30 university students from 12 different ESA Member States have successfully completed the latest Ladybird Guide to Spacecraft Communications Training Course. Running from 5 – 8 February 2019, and hosted at ESA Academy’s Training and Learning Facility, ESEC-Galaxia in Belgium, the course was delivered by a senior ESA engineer from the Advanced Concepts and Management Support Office of the Operations Department.
This course was the fourth edition of ESA Academy’s Ladybird Guide to Spacecraft Communications Training Course. The tried-and-tested aim remained: acquaint students with the fundamental concepts of spacecraft telecommunications. The “Ladybird approach” was used throughout, meaning that lectures avoided excessive mathematical and analytical detail, and were furnished with a wealth of real-life examples supplemented with easy to understand diagrams.
“When I arrived, I didn’t know anything about communication systems in general,” admitted a German student from the University of Stuttgart. “I enjoyed gaining so much knowledge through the lectures, the implementation in the simulation exercise, and the visit of a real ground station in ESEC-Redu, with so many interesting people from all over Europe. The combination of theory and application of spacecraft make this course incredibly fun and educational.”
A secondary course aim was to “fill the gap” between spacecraft operators and telecommunications designers. Traditionally, designers cannot think “as operators”, and this course offered participants an opportunity to use the “spacecraft operator point of view” when designing a ground station or a telecommunications subsystem of a spacecraft.
The trainer has many years of experience with spacecraft operations, and as a result the teaching approach was filled with actual examples from spacecraft missions. . Students were challenged with real operational scenarios to bring them as close as possible to what the actual problems are during a real spacecraft mission.
Throughout the course students were introduced to various spacecraft telecommunications topics, including:
- Signal modulation and demodulation
- Channel coding
- Communication protocols
- Link budget for signal reception
- Ground stations
With a foundation of knowledge under their belts, the trainer turned up the heat with a challenging group exercise! The students were split into three teams: Taurus, Minos, and Step Safe. In these groups they had to produce a “Ladybird design” of a spacecraft. On the course’s final day, they operated their craft in a virtual spacecraft communications scenario! Each team performed well in this simulation, putting into practice the lessons they had learned during the earlier lectures.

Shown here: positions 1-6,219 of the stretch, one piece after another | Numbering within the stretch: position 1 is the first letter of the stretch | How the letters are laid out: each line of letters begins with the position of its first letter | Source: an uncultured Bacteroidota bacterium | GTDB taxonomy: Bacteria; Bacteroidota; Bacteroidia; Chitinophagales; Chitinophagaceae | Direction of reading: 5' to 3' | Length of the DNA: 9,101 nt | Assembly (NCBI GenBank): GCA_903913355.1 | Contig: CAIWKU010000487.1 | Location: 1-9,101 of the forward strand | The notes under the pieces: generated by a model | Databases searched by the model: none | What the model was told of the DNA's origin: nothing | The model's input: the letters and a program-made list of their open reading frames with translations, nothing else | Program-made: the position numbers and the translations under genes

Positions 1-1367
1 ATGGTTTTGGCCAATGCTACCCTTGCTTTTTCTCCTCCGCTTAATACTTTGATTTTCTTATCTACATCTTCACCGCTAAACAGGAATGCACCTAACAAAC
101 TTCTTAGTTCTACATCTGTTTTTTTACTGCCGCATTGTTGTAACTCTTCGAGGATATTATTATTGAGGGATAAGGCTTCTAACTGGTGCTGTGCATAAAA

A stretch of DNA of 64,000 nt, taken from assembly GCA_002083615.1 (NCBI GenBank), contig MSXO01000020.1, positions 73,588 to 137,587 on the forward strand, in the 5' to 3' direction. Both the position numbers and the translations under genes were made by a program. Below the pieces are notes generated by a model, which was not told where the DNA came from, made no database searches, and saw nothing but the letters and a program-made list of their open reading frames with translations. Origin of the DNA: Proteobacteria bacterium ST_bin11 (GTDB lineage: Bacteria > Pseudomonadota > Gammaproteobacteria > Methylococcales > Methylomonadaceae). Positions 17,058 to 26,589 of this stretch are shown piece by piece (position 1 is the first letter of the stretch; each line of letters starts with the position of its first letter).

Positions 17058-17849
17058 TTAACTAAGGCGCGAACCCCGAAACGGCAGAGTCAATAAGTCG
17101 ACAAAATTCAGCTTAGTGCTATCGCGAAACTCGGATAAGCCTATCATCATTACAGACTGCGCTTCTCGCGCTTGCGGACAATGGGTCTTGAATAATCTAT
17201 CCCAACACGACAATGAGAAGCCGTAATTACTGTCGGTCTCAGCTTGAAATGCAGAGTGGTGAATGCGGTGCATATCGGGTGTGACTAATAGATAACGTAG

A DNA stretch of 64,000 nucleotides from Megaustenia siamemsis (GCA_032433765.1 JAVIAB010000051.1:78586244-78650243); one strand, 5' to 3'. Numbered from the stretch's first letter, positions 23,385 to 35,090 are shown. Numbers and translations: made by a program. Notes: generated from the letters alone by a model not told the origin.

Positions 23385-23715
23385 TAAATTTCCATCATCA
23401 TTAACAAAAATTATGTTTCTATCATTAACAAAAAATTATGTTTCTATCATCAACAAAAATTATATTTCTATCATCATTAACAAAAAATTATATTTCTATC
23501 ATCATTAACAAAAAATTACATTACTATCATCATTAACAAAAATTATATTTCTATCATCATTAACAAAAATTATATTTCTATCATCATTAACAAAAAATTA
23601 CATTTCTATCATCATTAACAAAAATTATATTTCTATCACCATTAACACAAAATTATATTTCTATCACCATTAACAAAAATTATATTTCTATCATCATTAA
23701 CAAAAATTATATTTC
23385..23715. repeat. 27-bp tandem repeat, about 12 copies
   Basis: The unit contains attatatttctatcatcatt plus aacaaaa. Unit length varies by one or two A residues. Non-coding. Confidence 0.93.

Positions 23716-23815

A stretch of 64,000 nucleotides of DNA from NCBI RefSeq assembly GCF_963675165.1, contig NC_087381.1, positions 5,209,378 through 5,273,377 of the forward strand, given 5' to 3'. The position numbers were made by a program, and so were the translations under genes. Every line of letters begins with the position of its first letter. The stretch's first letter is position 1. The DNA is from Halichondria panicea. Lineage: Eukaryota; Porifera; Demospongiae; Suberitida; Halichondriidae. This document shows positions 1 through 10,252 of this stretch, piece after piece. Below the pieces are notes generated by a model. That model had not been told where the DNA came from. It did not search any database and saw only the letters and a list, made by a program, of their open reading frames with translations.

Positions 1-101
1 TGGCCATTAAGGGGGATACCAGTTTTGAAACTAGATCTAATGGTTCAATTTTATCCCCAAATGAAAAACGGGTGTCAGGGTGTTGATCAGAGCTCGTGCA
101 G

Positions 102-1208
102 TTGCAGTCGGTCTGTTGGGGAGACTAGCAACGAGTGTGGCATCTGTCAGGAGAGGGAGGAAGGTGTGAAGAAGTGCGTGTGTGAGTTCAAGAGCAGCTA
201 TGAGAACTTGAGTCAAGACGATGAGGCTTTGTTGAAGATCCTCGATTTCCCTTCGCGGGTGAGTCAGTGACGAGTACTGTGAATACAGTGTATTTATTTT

“This course is an unparalleled opportunity to learn about spacecraft communications,” enthused a Spanish student from the University of Oviedo. “It is theperfect mixture of education and entertainment in an exceptional environment.”
In addition to the lectures and group exercise, the students had the opportunity to visit ESEC-Redu with three different Operations Engineers. They visited the Proba Operations Room and received insights on how ESEC-Redu communicates with the Proba satellite. They also toured the Baseband Equipment Room, as well as inside the Redu 1 Antenna (boasting a 15-metre diameter dish). Finally, they toured the site of ESEC-Redu to see all the other antennae present. The students also learned about ESEC-Redu activities that support ESA’s Galileo programme. Participants took advantage of the chance to talk with the satellite and ground station engineers, gaining yet more valuable information.
“Before attending the course I would have never imagined how much I could learn in such a short time,” said a Spanish student from the Universitat Politècnica de Cataluyna. “Entertaining lectures and detailed concepts, highly recommended for students to cut their teeth on spacecraft communications!”
Additionally, a livestream of the course was set up, such that another 14 students from seven different ESA Member States, could attend the lectures. Through the ESA Academy‘s YouTube channel, these students could follow the lectures live or play them back at some later point. Throughout the training course they also had the opportunity to ask questions to the ESA expert. After successfully completing an online evaluation, the livestream students received a certificate of participation.
“As a telecom student I had previously learned how each stage in communications works but participating in ESA’s course has allowed me to connect all those stages into one full process.” said a Spanish livestream student from the University of Oviedo.
ESA’s Training and Learning Programme is offering several other training session opportunities in the coming months. They will cover different fields of ESA expertise, such as Space Debris, Standardisation, Product Assurance, Space Law, and Gravity-Related Research. To find more information, please check our current opportunities page.
Contact: tlp @ esa.int